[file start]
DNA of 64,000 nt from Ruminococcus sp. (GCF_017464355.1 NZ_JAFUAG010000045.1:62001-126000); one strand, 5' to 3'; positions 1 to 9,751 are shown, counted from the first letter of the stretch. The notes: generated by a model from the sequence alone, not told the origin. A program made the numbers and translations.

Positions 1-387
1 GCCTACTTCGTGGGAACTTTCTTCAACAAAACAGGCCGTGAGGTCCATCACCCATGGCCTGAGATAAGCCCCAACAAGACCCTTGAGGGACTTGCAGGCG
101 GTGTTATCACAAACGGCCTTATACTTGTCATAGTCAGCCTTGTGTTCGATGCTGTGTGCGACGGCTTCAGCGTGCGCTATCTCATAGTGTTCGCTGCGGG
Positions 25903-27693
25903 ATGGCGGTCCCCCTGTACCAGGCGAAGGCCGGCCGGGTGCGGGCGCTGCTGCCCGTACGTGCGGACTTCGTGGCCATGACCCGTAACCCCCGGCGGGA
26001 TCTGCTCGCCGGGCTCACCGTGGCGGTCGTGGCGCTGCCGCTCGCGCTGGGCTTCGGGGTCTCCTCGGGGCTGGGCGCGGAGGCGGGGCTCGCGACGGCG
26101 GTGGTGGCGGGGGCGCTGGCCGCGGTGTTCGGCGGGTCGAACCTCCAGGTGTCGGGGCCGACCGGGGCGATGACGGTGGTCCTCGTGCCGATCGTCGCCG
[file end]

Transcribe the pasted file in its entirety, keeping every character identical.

DNA of 64,000 nt from Ruminococcus sp. (GCF_017464355.1 NZ_JAFUAG010000045.1:62001-126000); one strand, 5' to 3'; positions 1 to 9,751 are shown, counted from the first letter of the stretch. The notes: generated by a model from the sequence alone, not told the origin. A program made the numbers and translations.

Positions 1-387
1 GCCTACTTCGTGGGAACTTTCTTCAACAAAACAGGCCGTGAGGTCCATCACCCATGGCCTGAGATAAGCCCCAACAAGACCCTTGAGGGACTTGCAGGCG
101 GTGTTATCACAAACGGCCTTATACTTGTCATAGTCAGCCTTGTGTTCGATGCTGTGTGCGACGGCTTCAGCGTGCGCTATCTCATAGTGTTCGCTGCGGG
Positions 25903-27693
25903 ATGGCGGTCCCCCTGTACCAGGCGAAGGCCGGCCGGGTGCGGGCGCTGCTGCCCGTACGTGCGGACTTCGTGGCCATGACCCGTAACCCCCGGCGGGA
26001 TCTGCTCGCCGGGCTCACCGTGGCGGTCGTGGCGCTGCCGCTCGCGCTGGGCTTCGGGGTCTCCTCGGGGCTGGGCGCGGAGGCGGGGCTCGCGACGGCG
26101 GTGGTGGCGGGGGCGCTGGCCGCGGTGTTCGGCGGGTCGAACCTCCAGGTGTCGGGGCCGACCGGGGCGATGACGGTGGTCCTCGTGCCGATCGTCGCCG